(WINDSOR, ON) – For years, Chatham Street west of Ouellette Avenue has been one of the city’s loneliest, with an assemblage of closed storefronts and few operating businesses. But now, a local developer has commenced to gutting one of its biggest eyesores, the long-time plywood-clad Loop.
The plans are ambitious and call for a return of the building to its former stature.
Fixing up one building on Chatham Street is a start, but is only one current effort to change the nature of a street down on its luck. Added to this is the deterioration of downtown’s other streets. So much so, a burning issue in the core is whether or not University Avenue, also west of Ouellette, has become the new Chatham Street.
This street hosts the city’s three tallest vintage “skyscrapers”, with each one suffering from empty street level retail space. Last year, the owner of the Bartlet Building told The Square his storefronts remain empty not because no one wants to move in, but rather because no one wants to pay fair market rent. The offers arriving on his doorstep are simply not worthy of consideration.
Downtown’s continual decline is being noticed by city residents.
Stephen Kurtz, in a letter to the editor to the Windsor Star on March 9, called the situation, “both a disgrace, compared to its past, and an eyesore to visitors. It is only likely to go into further decline. It is to weep.”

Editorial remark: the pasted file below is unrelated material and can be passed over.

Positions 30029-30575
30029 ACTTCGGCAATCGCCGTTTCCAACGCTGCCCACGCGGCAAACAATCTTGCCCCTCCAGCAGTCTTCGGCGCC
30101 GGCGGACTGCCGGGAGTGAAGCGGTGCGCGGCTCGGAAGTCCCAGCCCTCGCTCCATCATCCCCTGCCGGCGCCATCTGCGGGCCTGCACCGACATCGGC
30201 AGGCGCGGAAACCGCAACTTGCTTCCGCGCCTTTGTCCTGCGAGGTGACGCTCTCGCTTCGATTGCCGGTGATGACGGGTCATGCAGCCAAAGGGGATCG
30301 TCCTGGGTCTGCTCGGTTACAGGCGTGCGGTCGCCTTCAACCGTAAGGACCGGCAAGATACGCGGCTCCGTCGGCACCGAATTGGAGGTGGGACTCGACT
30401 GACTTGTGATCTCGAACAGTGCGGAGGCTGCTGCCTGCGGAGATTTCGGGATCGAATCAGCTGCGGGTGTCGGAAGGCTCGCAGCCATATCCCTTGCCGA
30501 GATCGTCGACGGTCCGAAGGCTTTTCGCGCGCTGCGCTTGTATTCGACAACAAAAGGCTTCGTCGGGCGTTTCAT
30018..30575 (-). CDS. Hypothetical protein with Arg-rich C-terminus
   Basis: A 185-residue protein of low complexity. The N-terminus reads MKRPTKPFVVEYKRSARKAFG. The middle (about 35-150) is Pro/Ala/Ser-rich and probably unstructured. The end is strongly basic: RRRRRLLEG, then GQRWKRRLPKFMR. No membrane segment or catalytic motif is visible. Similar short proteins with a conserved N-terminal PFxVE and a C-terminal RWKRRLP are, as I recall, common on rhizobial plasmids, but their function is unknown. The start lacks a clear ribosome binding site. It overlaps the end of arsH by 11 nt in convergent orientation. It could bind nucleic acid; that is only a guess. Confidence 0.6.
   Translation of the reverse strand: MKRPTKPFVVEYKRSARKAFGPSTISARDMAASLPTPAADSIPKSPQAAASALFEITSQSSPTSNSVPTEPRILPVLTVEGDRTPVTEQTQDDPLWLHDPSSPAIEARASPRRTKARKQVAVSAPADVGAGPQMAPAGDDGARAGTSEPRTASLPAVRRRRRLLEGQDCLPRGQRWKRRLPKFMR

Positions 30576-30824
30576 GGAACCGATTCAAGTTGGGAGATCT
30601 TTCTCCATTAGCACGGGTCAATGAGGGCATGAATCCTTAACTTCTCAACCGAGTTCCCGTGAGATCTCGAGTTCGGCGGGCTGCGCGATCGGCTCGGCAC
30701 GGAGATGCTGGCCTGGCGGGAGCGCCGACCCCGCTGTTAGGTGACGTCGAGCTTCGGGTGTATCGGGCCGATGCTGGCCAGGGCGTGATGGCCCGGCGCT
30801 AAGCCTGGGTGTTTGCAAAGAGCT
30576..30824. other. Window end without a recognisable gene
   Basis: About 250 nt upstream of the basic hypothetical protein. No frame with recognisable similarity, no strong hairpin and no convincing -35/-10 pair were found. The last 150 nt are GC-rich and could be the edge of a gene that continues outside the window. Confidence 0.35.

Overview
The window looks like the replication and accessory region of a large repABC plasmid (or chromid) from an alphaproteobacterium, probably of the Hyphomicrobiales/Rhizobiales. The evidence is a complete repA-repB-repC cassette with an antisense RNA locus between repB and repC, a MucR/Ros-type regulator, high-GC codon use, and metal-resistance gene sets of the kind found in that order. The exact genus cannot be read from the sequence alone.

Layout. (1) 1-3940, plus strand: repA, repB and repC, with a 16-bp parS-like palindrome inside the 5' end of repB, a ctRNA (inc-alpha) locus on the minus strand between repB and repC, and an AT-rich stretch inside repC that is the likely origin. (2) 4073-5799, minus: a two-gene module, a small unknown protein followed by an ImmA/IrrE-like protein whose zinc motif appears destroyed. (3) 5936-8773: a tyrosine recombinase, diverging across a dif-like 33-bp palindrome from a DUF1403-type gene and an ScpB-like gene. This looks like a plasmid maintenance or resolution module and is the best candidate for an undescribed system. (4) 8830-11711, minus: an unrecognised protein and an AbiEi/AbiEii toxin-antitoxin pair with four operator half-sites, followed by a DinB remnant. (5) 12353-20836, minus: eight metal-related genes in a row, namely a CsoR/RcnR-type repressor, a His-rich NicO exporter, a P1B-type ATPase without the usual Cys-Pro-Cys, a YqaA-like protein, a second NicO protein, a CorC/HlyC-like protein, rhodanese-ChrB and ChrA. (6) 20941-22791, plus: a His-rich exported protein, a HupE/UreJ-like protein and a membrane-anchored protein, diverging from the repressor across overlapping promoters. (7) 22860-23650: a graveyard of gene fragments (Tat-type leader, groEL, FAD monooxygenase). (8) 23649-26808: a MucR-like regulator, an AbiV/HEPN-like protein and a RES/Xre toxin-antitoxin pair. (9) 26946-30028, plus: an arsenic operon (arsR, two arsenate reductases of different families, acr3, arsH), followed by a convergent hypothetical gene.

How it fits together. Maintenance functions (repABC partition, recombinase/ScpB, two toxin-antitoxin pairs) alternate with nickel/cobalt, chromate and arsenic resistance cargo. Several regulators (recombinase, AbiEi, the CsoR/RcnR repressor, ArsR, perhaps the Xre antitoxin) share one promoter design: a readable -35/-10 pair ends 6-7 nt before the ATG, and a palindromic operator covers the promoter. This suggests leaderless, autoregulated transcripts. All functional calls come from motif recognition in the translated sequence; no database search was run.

A problem in the downtown is the continual exit of retailers and offices.
RJ Potomski, in a letter to the editor to The Square, published on February 19, remembered a time when the area was rife with activity. It had, he remembered, “life insurance offices, Ford Motor Company, Windsor Export Supply Offices, a bus depot with a coffee shop, two hospitals in the downtown area with emergency rooms, on street parking, Employment Insurance Office, full service Canada Revenue offices and a population that was considered as having the highest per capita income in Canada.”
Potomski attributed some of the blame to City Hall, observing it is, “taking a hard stand on businesses that want to open in the area.” He asked when, “was the last time anyone spent a day downtown shopping for clothes?”
Except for a few clothing merchants, largely selling trendy unisex garments, there are limited options. And, of course, as Potomski points out, even, “the last hospital is moving out.”
Windsor Regional Hospital plans to decommission the Ouellette Campus and the Metropolitan Campus as soon as a replacement acute care hospital is built on a distant farmer’s field south of the developed area of the city.